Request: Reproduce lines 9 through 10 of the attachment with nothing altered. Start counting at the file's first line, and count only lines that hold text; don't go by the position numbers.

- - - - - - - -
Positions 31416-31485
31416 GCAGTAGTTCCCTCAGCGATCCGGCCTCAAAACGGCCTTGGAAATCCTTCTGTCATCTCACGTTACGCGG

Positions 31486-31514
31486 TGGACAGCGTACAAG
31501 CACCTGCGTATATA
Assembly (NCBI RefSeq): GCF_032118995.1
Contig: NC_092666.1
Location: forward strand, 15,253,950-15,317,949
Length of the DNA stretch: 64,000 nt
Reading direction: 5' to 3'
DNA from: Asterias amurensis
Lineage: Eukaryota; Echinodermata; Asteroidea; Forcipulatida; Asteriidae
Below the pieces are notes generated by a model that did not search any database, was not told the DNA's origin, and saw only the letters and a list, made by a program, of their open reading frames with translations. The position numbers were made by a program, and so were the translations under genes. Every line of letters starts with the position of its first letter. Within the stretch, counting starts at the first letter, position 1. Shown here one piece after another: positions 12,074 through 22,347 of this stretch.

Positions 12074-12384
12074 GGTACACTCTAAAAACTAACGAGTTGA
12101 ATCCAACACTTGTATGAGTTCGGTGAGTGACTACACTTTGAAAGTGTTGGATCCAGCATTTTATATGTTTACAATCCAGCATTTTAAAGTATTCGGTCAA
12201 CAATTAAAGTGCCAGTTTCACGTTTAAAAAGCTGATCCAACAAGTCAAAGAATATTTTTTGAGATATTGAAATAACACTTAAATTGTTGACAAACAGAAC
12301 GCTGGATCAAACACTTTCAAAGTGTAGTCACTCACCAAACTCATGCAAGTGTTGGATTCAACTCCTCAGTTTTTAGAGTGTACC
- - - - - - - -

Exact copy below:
Length of the DNA stretch: 64,000 nt
Reading direction: 5' to 3'